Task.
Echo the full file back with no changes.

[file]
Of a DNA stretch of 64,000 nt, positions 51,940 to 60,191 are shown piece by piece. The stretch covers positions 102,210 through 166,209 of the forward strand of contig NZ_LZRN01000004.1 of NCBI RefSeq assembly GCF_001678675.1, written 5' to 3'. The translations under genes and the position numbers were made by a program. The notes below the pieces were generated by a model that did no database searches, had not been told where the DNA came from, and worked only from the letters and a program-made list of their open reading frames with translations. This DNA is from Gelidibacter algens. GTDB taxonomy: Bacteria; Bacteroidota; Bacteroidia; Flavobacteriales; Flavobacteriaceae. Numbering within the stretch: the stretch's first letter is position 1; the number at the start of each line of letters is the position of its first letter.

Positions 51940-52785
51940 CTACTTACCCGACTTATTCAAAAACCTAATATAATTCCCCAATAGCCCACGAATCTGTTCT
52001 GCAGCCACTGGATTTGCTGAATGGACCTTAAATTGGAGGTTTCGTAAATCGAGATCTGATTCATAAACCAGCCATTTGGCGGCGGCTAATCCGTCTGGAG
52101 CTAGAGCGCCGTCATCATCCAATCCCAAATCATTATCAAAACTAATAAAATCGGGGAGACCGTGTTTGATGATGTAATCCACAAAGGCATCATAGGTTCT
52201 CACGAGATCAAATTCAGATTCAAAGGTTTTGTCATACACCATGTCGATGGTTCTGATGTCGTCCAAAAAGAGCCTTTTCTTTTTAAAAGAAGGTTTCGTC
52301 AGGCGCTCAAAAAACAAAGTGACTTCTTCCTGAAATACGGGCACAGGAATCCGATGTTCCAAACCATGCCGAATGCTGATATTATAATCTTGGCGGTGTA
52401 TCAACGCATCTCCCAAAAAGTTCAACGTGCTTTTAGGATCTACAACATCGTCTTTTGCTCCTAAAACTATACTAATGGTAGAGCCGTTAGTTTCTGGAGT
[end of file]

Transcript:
Of a DNA stretch of 64,000 nt, positions 51,940 to 60,191 are shown piece by piece. The stretch covers positions 102,210 through 166,209 of the forward strand of contig NZ_LZRN01000004.1 of NCBI RefSeq assembly GCF_001678675.1, written 5' to 3'. The translations under genes and the position numbers were made by a program. The notes below the pieces were generated by a model that did no database searches, had not been told where the DNA came from, and worked only from the letters and a program-made list of their open reading frames with translations. This DNA is from Gelidibacter algens. GTDB taxonomy: Bacteria; Bacteroidota; Bacteroidia; Flavobacteriales; Flavobacteriaceae. Numbering within the stretch: the stretch's first letter is position 1; the number at the start of each line of letters is the position of its first letter.

Positions 51940-52785
51940 CTACTTACCCGACTTATTCAAAAACCTAATATAATTCCCCAATAGCCCACGAATCTGTTCT
52001 GCAGCCACTGGATTTGCTGAATGGACCTTAAATTGGAGGTTTCGTAAATCGAGATCTGATTCATAAACCAGCCATTTGGCGGCGGCTAATCCGTCTGGAG
52101 CTAGAGCGCCGTCATCATCCAATCCCAAATCATTATCAAAACTAATAAAATCGGGGAGACCGTGTTTGATGATGTAATCCACAAAGGCATCATAGGTTCT
52201 CACGAGATCAAATTCAGATTCAAAGGTTTTGTCATACACCATGTCGATGGTTCTGATGTCGTCCAAAAAGAGCCTTTTCTTTTTAAAAGAAGGTTTCGTC
52301 AGGCGCTCAAAAAACAAAGTGACTTCTTCCTGAAATACGGGCACAGGAATCCGATGTTCCAAACCATGCCGAATGCTGATATTATAATCTTGGCGGTGTA
52401 TCAACGCATCTCCCAAAAAGTTCAACGTGCTTTTAGGATCTACAACATCGTCTTTTGCTCCTAAAACTATACTAATGGTAGAGCCGTTAGTTTCTGGAGT